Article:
Have you noticed how many special edition pickup trucks are on the market this year?

Chevy alone is pushing five—and even more if you count the HD-specific ones. Full-size newcomer Nissan is offering dealer-available equipment that will “personalize” your Titan—as if the new Titan didn’t stand out enough.

Toyota is also doing it, adding to its already popular TRD Pro model. Ram is on board, spring-boarding off the Rebel and regular Ram with multiple grille treatments, hood designs, wheel treatments, and wild colours.

Ford already offers more multi-level trim packages for its F-150 and Super-Duty than its rivals, yet for the 2018 model year it’s pushing four special editions that can be matched to the trim of your choosing. As its advertising says, “it’s about standing out in the pack.”

Of course, “special editions” have been around almost as long as automobiles themselves—it’s an obvious way to drive sales by offering something unique over and above the regular. But the real hook has always been the limited time each is available.

While this sales tactic is not new, the content of these sorts of packages has changed, particularly when it comes to trucks.

In the past, special editions were most often about the mechanicals—upgraded engines, powertrains, and suspensions. The performance is what made those cars stand out, and is what buyers wanted and paid for—in the ’60s, ’70s, and ’80s, they scoffed at the “all-show no-go” versions of today’s iconic collector muscle cars.

Special edition pickups were no exception. Regardless of who built them – you had Dodge’s Warlock; Chevrolet’s Silverado SS; Ford’s Lightning – special edition trucks were all meant to go.

HeapMedia351545 Today, though, the emphasis has shifted to the outward appearance of the truck and its special interior appointments, and the current crop of special editions reflects this trend. Like a peacock fanning its tail for all to see, these trucks are all about showing off.

It’s the new way of standing out as unique—which, admittedly, is what they are, from a looks standpoint, and what their owners want them to be. A truck being fast is much less of priority these days.

Does that mean buyers have matured? Or are the choices of the “selfie generation” spilling into their truck buying tastes?

While I wonder about that one, it’s obvious to me manufacturers have discovered the limited time each special edition is available is what’s really making them saleable. Some series are even numbered, to clearly spell out the temporary nature of their release.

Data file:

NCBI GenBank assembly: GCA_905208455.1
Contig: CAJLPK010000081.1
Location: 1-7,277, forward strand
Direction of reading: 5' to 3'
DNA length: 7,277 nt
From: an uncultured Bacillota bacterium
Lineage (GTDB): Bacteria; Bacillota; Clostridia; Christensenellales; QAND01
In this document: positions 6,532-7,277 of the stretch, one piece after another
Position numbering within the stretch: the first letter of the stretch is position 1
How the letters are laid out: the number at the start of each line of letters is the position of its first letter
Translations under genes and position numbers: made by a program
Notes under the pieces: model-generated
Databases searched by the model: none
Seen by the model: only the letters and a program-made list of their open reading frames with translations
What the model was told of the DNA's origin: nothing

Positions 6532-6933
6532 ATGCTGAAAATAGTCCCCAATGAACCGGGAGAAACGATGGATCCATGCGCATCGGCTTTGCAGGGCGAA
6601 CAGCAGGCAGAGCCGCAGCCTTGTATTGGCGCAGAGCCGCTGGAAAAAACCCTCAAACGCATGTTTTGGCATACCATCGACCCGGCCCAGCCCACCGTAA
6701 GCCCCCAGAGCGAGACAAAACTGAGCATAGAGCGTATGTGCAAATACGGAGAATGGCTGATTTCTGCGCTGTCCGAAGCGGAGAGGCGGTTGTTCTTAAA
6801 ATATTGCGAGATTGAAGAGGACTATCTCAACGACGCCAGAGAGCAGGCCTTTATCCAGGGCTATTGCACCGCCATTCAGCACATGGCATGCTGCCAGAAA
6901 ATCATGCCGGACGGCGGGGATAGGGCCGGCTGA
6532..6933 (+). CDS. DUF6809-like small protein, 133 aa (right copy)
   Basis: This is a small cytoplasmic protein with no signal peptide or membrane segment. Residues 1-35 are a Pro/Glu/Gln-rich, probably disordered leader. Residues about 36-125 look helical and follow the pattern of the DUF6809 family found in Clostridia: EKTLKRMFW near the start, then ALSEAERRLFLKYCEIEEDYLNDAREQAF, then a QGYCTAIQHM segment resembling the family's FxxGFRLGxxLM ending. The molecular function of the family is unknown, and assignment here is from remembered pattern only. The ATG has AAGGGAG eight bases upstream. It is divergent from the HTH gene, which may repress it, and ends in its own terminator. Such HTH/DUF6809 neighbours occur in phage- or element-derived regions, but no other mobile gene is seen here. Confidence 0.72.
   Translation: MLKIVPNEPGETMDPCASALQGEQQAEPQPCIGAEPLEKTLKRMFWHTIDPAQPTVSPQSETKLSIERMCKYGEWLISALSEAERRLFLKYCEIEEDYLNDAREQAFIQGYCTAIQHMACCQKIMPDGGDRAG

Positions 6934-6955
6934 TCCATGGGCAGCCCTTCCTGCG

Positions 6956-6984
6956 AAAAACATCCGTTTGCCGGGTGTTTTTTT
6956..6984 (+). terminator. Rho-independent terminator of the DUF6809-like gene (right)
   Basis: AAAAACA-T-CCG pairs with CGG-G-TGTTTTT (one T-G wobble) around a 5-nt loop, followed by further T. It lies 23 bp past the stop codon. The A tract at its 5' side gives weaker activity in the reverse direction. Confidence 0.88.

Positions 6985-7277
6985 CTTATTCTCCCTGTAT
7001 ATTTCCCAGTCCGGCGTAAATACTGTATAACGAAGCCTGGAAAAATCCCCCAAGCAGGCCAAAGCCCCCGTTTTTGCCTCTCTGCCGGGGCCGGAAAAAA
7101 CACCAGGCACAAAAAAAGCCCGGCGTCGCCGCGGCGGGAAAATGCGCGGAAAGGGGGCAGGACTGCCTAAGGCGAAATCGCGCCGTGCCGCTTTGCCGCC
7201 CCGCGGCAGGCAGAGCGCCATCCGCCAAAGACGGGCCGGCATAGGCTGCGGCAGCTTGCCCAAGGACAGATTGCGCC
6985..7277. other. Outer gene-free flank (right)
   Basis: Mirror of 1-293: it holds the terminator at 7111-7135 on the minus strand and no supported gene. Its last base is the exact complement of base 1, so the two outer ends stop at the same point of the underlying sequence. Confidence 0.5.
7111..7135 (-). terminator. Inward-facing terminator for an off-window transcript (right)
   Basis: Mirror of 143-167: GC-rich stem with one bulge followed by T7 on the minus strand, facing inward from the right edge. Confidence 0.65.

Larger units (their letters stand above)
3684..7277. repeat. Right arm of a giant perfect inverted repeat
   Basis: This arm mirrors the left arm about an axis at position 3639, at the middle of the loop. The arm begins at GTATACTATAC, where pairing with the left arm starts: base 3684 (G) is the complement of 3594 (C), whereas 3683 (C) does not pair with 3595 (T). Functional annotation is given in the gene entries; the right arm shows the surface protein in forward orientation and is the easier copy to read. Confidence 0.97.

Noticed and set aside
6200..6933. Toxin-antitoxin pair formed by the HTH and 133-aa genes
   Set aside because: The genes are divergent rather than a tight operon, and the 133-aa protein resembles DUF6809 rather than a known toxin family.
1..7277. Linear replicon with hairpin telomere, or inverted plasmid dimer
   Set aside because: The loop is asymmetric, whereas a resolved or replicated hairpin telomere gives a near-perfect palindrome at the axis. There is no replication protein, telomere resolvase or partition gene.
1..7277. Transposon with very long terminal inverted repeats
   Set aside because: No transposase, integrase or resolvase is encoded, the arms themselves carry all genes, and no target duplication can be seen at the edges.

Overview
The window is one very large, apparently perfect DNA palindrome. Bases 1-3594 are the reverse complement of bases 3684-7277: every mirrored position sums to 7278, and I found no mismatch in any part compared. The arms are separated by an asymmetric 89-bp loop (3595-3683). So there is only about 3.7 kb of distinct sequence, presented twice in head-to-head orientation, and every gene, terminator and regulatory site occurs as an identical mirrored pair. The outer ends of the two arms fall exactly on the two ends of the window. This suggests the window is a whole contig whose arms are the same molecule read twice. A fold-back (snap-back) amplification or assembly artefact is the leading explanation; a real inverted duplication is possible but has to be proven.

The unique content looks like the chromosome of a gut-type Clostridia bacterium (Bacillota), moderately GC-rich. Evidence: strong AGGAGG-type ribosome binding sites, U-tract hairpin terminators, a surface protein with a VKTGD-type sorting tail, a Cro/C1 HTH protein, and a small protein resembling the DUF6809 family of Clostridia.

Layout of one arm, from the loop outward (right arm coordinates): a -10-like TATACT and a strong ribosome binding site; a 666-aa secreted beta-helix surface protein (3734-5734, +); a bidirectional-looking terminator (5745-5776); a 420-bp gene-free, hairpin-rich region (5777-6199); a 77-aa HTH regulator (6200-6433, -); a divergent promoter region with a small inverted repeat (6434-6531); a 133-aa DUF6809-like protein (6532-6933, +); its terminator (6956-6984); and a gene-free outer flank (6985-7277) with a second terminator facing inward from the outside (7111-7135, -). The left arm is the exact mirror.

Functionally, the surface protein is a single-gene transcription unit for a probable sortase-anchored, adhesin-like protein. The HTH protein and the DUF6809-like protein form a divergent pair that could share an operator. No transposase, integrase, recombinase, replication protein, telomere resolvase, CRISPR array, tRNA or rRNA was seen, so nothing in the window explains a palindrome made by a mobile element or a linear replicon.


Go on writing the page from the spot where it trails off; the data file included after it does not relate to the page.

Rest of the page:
Jim Morrison, head of the Ram brand, knows how the trend works. “Everybody wants something unique and specialized,” says Morrison.

“So what we are offering is one step up from just adding accessories—we’re extending the custom touches to trim and paint, things the factory can do more affordably than customers can.”

When it comes to style-first special editions, Ford was probably one of the first manufacturers to pioneer the space, capitalizing on it by partnering with Harley-Davidson starting in 2000.

I remember when these trucks came out, and was surprised these special editions offered no mechanical upgrades whatsoever. At the time, Ford’s SVT (Special Vehicles Team) was building some great stuff, including the soon-to-be-famous and lightning-fast SVT Lightning pickup.


In my conversations with those same SVT engineers, it came out that Harley was behind the lack of performance upgrades. They recognized back then it was the “look” that would sell—and they were right. But past the Harley-Davidson tie-in, it seems Ford tapped into the personalization trend that’s now mainstream.

As for where the special edition ideas come from, Morrison says firstly his whole design team is made up of “truck guys,” so they draw inspiration from their own likes. Past that, they take feedback from dealers and spend time scanning reader’s blog posts and customer comments on various Ram enthusiast websites. Seems it’s worthwhile making your wants known on the internet.

Perhaps this custom trend will, in the long run, spawn some very collectible pickups, just like it did rare muscle cars back in the day. Today everyone wants to be unique—why should truck buyers be different?